The superior fovea triangle approach: a novel safe entry zone to the brainstem

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The authors describe a safe entry zone, the superior fovea triangle, on the floor of the fourth ventricle for resection of deep dorsal pontine lesions at the level of the facial colliculus. Clinical data from a patient undergoing a suboccipital telovelar transsuperior fovea triangle approach to a deep pontine cavernous malformation were reviewed and supplemented with 6 formalin-fixed adult human brainstem and 2 silicone-injected adult human cadaveric heads using the fiber dissection technique to illustrate the utility of this novel safe entry zone. The superior fovea has a triangular shape that is an important landmark for the motor nucleus of the trigeminal, abducens, and facial nerves. The inferior half of the superior fovea triangle may be incised to remove deep dorsal pontine lesions through the floor of the fourth ventricle. The superior fovea triangle may be used as a safe entry zone for dorsally located lesions at the level of the facial colliculus.

ABBREVIATIONS CN = cranial nerve.

Article Information

Correspondence Robert F. Spetzler, c/o Neuroscience Publications, Barrow Neurological Institute, St. Joseph's Hospital and Medical Center, 350 W Thomas Rd., Phoenix, AZ 85013. email: neuropub@dignityhealth.org.

INCLUDE WHEN CITING Published online December 23, 2016; DOI: 10.3171/2016.8.JNS16947.

Drs. Yagmurlu and Kalani contributed equally to this work.

Disclosures The authors report no conflict of interest concerning the materials or methods used in this study or the findings specified in this paper.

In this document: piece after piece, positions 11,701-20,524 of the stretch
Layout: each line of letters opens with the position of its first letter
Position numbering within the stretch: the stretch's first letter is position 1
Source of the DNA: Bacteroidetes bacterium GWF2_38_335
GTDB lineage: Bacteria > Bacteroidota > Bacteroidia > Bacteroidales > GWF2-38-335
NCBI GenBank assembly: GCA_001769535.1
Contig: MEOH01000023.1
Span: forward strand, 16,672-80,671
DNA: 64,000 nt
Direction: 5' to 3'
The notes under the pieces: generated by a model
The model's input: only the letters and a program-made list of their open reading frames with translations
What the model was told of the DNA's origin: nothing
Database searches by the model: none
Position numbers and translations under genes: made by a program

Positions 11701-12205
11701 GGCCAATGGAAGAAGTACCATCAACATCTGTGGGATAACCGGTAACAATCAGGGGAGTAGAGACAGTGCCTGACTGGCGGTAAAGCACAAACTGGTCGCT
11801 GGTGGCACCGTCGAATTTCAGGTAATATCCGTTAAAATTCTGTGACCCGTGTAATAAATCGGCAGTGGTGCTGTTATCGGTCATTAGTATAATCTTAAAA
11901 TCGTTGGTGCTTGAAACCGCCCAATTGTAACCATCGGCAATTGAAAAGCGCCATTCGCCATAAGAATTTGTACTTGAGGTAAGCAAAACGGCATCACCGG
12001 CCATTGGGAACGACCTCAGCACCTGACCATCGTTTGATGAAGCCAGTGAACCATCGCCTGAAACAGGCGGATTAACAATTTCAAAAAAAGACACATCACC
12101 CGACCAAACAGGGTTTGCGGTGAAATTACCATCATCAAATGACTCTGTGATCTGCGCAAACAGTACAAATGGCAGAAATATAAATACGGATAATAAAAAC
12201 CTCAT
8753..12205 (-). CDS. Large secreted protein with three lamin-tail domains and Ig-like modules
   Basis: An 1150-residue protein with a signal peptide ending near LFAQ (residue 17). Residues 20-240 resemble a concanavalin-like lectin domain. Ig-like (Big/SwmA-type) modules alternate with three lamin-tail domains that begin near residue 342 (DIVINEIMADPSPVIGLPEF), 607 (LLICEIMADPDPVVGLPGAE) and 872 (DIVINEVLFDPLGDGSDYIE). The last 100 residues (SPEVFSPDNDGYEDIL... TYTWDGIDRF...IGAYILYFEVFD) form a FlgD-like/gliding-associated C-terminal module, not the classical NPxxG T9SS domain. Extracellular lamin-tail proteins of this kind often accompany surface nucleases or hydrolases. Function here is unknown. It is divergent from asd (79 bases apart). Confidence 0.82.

© AANS, except where prohibited by US copyright law.

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    Superior fovea triangle. A: The sulcus limitans, a lateral sulcus, deepens at 2 points to form dimples called fovea. The superior fovea is located lateral to the facial colliculus, and the inferior fovea is located lateral to the hypoglossal triangle. B: The facial colliculus is formed by the abducens nucleus and the intrapontine segment of the facial nerve. The superior cerebellar peduncle forms the superior half of the lateral wall of the fourth ventricle, and the inferior cerebellar peduncle forms the inferior half of the lateral wall of the fourth ventricle. C: The suprafacial approach, above the facial colliculus, and the infrafacial approach, below the facial colliculus, are used for dorsal pontine lesions. The trigeminal motor and main sensory nuclei (green circle) are located above the upper level of the facial colliculus and the most lateral point of the fourth ventricle. D: The sulcus limitans deepens lateral to the facial colliculus, which is called the superior fovea. The superior fovea has a triangular shape (green dashed triangle): its superolateral edge is formed by the superior cerebellar peduncle, its inferolateral edge is formed by the vestibular area, and its medial edge is formed by the sulcus limitans. The trigeminal motor nuclei (yellow circle) are located deep to the superolateral edge of the superior fovea triangle, and the apex of the triangle is located at the same transverse level as the upper edge of the facial colliculus (blue dashed line). Cer. Ped. = cerebellar peduncle; Coll. = colliculus; Hypo = hypoglossal; Inf. = inferior; Med. Sulc. = median sulcus; Nucl. = nucleus; Sulc. Lim. = sulcus limitans; Sup. = superior; Vest. = vestibular. Dissections prepared by Kaan Yagmurlu, MD. Reproduced with permission from the Rhoton Collection (http://rhoton.ineurodb.org), CC BY-NC-SA 4.0 (http://creativecommons.org/licenses/by-nc-sa/4.0).